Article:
Intelligent Design, holocaust denial, and postmodernism
MrsDoF and I just returned from a lecture by Stanley Fish, a scholar of literature and law, entitled “Three on a match; Intelligent Design, Holocaust Denial, and Postmodernism”.
I liked this guy a lot; he put his finger right on one of the two things1 that are bothering me about the liberal/conservative frame bordering today’s political environment. I hadn’t thought of it this way, but both have adopted a charicature of postmodern thought for their strategic method. Which is: to use intellectual relativism, the trivial observation that our conclusions about reality are colored by our experiences, to invalidate the other guy’s arguments.
Here are a few quotes, in no particular order, as nearly as I can remember them. Some are just fragments:
- “If anybody appeals to a higher value in your presence, watch your back. There may be something really sinister going on.” (I especially liked this one)
- “Gerald Graff has never mentioned Intelligent Design, except to say that he was outraged his ideas were being misinterpreted and hijacked by Christian ‘teach the controversy’ Intelligent Design.”
- Graff’s point is to teach real controversies among experts, not made-up ones from political activists.”
- ”…liberalism’s privileging of tolerance over judgment”
- “Demographic diversity is a simple fact that must be accounted for, but diversity as an agenda makes no sense at all”
- “Intelligent Design advocates are rightly offended when someone links them – as I have just done – to holocaust denial. There is no moral equivalency between the two, but they share an equivalent strategy hijacked from postmodern thought. They are playing the same shell game.”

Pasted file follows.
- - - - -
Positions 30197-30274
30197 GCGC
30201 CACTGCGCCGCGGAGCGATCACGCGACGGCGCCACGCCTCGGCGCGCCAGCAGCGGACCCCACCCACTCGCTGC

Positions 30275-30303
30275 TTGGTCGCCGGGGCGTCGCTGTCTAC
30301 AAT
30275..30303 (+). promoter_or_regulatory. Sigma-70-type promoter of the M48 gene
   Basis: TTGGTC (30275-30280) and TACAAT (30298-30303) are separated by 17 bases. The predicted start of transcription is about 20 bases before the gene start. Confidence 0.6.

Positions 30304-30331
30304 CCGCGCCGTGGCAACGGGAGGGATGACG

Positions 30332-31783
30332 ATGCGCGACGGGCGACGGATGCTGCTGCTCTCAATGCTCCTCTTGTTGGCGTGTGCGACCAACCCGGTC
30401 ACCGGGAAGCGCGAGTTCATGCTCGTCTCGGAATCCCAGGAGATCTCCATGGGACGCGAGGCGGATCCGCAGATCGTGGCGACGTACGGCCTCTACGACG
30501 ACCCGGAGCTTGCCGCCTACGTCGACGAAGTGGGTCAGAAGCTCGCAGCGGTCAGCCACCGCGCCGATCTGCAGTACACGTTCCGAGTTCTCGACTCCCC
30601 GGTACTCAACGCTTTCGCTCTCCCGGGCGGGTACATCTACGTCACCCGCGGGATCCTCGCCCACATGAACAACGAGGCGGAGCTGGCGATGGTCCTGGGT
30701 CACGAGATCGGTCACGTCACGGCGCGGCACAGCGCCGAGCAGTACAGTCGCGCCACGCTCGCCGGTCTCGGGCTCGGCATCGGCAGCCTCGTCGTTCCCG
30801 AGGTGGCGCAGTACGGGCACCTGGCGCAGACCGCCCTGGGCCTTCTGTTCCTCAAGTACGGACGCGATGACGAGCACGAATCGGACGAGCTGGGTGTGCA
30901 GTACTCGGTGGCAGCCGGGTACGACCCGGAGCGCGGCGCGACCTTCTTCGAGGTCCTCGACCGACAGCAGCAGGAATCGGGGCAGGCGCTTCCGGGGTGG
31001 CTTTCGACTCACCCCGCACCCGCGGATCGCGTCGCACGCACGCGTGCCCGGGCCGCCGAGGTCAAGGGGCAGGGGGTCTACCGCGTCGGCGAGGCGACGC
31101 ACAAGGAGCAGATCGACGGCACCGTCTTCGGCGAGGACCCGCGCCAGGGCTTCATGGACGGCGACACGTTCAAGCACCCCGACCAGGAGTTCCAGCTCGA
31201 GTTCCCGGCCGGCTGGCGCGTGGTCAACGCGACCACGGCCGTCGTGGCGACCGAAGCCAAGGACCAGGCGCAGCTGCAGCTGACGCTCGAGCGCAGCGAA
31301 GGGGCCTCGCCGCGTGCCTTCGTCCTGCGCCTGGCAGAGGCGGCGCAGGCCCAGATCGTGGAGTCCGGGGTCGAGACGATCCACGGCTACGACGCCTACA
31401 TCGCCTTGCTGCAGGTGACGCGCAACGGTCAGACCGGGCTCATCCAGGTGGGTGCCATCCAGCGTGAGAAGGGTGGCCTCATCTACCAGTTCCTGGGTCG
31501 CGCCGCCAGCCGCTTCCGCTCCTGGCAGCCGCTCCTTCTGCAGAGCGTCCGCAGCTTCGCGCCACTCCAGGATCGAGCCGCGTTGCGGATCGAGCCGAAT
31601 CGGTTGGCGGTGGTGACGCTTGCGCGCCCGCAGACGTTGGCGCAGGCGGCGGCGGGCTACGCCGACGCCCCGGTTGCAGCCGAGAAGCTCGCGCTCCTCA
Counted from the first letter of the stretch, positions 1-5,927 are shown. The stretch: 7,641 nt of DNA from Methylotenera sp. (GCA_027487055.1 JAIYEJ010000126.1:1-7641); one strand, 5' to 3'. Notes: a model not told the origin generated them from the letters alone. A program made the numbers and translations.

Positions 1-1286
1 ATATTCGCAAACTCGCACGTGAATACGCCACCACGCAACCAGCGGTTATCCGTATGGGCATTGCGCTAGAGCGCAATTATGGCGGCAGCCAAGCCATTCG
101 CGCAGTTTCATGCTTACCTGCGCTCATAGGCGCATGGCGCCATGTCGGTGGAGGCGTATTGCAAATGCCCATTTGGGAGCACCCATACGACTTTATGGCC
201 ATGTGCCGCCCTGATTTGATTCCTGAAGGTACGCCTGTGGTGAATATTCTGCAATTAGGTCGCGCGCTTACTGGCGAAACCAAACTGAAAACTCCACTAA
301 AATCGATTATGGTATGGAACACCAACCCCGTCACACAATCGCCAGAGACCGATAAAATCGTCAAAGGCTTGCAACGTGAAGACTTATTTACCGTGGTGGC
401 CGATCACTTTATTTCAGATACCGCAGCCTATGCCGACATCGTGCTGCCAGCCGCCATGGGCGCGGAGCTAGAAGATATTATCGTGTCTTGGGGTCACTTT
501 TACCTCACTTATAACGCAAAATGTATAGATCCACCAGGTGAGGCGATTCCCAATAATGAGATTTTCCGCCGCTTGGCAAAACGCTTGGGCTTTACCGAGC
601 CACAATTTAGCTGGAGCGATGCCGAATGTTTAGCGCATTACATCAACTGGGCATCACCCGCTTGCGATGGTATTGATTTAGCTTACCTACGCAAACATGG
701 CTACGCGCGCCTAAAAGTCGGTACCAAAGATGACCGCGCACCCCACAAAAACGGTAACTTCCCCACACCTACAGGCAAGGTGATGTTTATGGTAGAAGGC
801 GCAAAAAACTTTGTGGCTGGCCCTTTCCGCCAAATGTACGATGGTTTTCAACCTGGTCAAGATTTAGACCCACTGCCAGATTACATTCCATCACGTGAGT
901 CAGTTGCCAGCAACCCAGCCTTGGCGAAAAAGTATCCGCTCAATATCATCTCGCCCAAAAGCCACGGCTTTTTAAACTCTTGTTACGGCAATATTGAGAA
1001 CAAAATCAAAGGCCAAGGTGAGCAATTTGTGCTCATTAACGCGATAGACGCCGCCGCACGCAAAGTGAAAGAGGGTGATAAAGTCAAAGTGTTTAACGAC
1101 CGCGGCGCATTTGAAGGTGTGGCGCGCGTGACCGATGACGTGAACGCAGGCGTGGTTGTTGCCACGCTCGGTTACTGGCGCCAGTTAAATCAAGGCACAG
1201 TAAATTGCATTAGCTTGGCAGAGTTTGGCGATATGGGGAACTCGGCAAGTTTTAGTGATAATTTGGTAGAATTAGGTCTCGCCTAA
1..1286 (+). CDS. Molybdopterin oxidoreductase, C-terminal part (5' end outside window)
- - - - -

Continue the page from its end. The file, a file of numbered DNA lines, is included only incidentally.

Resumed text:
- “Intelligent design seeks access to the debate by a strategy that empties the debate of content.”
- “Postmodernism is liberalism taken very seriously” (Fish then exclaimed that this was the first time he’d put it in exactly those words. He then repeated them with a very satisfied look on his face.)
- “Attempts to translate the decorums of literary criticism to science, or science to religion, or religion to science, fall flat: interdisciplinarianism in methodology is a bad idea. Each discipline has its tested and proven tradition of inquiry – precision is always local to the question it is there to answer.”
- “The essence of postmodernism is that knowledge is historically contextual and not transcendental. But this observation is not a method in any particular field of inquiry. Postmodernism answers no questions, and does no work of inquiry at all, but you can do political or rhetorical work with it.”
There was a lot more, and I’m sure it will percolate through the moldy coffee grounds that substitute for my brain. Fish came down on the side of my long-standing conviction that there are two kinds of authority; administrative and expertise. One is conferred by status in a hierarchy, the other indicates you actually know something. Occasionally the second coincides with the first, but not always.
- The other thing that’s bothering me about it is that each frame (‘liberalism’ and ‘conservatism’) represent package deals. There is hardly any more certain indicator of cessation of thought than the acceptance of an intellecual package encompassing hundreds of issues.
- Here’s an interview with Fish on his book, There’s no such thing as free speech (and it’s a good thing, too)
- There was a hilarious moment when an obvious sophomore took to the question mic to ask a painfully sophomoric question from a postmodern perspective. Fish engaged him for several minutes on the subject of historicity and reality (that the experts, most of the time, are right), and concluded; “The postmodern observation that experience colors perception of reality is something that occurs to most students around the third week of their sophomore year. Get over it!”